Sucking all the fun out of life.
balloon image from www.shutterstock.com
Here's how the Psychoactive Substances Bill will stand in the way of human flourishing.
New evidence shows going back to a problem after sleeping gives your brain a chance to process the information it needs to solve it.
The difference between “real” time, measured by clocks, and our own sense of time can sometimes seem enormous.
Seán Ó Domhnaill/Flickr
While few will dispute that a minute comprises 60 seconds, the perception of time can vary dramatically from person to person and from one situation to the next. Time can race, or it can drag.
What’s happening in world-famous cellist Yo-Yo Ma’s brain?
Cello by Shutterstock
Music is good for the brain – and we're now discovering how it helps our cognition.
Leaders need to show followers they're with them, but that's no guarantee they will get everyone's support.
One of the psychadelic nightmares generated by Google’s Inceptionism system.
Google's image recognition project has not only generated some disturbing images but also tells us something about how we humans identify objects we see.
Getting hitched, or stitched up?
Ray Burmiston/Channel 4
Just because using 'science' to arrange marriages will entertain a TV audience, doesn't make it ethical.
Sophia being ‘protected’.
JoJo Whilden for Netflix
Solitary is used as a punishment but it doesn't make for better prisoners.
'Place cells' in the hippocampus are thought to guide us through our space but they may play a part in helping us to imagine future scenarios.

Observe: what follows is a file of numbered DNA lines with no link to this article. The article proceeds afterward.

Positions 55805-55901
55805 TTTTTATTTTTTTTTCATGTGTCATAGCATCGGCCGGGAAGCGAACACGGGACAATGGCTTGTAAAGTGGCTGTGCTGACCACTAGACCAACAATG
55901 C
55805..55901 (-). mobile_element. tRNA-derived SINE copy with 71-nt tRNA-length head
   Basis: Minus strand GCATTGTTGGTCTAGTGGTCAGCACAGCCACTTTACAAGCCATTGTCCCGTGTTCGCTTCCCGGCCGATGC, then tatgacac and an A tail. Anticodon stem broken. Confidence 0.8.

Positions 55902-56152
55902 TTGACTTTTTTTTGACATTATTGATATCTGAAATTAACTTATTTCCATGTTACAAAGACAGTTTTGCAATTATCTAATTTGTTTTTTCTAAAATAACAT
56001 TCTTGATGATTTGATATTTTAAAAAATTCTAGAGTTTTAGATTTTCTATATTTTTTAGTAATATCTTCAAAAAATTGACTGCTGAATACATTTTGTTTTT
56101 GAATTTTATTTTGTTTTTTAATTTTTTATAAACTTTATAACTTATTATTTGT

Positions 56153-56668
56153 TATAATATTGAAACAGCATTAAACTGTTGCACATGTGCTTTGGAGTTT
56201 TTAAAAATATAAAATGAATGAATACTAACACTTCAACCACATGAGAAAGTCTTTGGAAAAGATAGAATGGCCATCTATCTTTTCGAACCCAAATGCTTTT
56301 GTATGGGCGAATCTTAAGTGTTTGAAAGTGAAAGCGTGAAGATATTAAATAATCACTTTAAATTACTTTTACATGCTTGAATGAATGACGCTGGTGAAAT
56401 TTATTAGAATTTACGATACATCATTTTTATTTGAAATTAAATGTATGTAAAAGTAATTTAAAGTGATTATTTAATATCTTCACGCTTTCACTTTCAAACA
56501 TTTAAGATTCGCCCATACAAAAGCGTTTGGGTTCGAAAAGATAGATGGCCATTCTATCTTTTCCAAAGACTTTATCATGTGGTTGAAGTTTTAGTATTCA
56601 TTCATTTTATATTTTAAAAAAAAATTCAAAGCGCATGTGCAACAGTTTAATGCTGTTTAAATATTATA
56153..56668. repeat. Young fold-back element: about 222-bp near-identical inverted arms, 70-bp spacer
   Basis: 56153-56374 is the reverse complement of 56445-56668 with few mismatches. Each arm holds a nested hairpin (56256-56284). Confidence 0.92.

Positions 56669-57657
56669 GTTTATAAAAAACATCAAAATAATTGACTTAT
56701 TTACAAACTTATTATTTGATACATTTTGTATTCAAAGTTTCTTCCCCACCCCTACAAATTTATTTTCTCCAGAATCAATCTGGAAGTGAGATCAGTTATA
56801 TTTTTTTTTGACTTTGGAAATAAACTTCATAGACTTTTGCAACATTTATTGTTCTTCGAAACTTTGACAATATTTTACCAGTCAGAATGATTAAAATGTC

Just how quickly are those thoughts bouncing around in there?
Head image via www.shutterstock.com
Sensory information comes into the system, and we initiate actions in response. Quantifying how quickly that happens is tricky – especially since our own perceptions of the timing aren't quite right.
Drug-based therapies for anxiety disorders work on roughly half of those affected and treated.
There is hope that new drugs can be created to treat anxiety disorders after seven new genes were linked to these diseases.
The answer is a resounding no – brains are more sophisticated than that.
The brain is truly a marvel. A seemingly endless library, whose shelves house our most precious memories as well as our lifetime's knowledge. But is there a point where it reaches capacity?
You can do a lot while you sleep.
Woman via www.shutterstock.com.
We strengthen memories while we sleep, and researchers have found a way to cue that process to help people better retain information that counters implicit biases.
Now then, where was I?
Our minds have always adapted to their environment but advertisers are exploiting opportunities for distraction like never before.
Erik Sorto can make intuitive movments for first time in 13 years.
Lance Hayashida, Caltech
A tetraplegic patient has been able to play rock, paper and scissors thanks to a prosthetic device implanted in the region of his brain thought to control intentions.
What happens to your brain when you drink?
Where did I leave my skull cap?
Research into how feelings and opinions can be shaped using technology or drugs could impact the whole of society not just the individuals concerned.
Your pain is in fact produced in your head and it will produce it more readily and more intensely if you have what you think is clear evidence that something is wrong.
People develop a long-term problem after an episode of back pain if they expect to not recover. Steps by the medical sector to avoid catatrophising back pain by not suggesting scans will help.
Orange is the new blue.
I recently wrote about the terrible sleep habits of the characters in House of Cards. I disapproved of Frank Underwood’s late-night computer work in the Oval Office, his new midnight iPad gaming habit…
Nothing can get to me now.
Staffan Larsson/Karolinska Institutet
Researchers have created an experiment that gives participants the illusion of being invisible.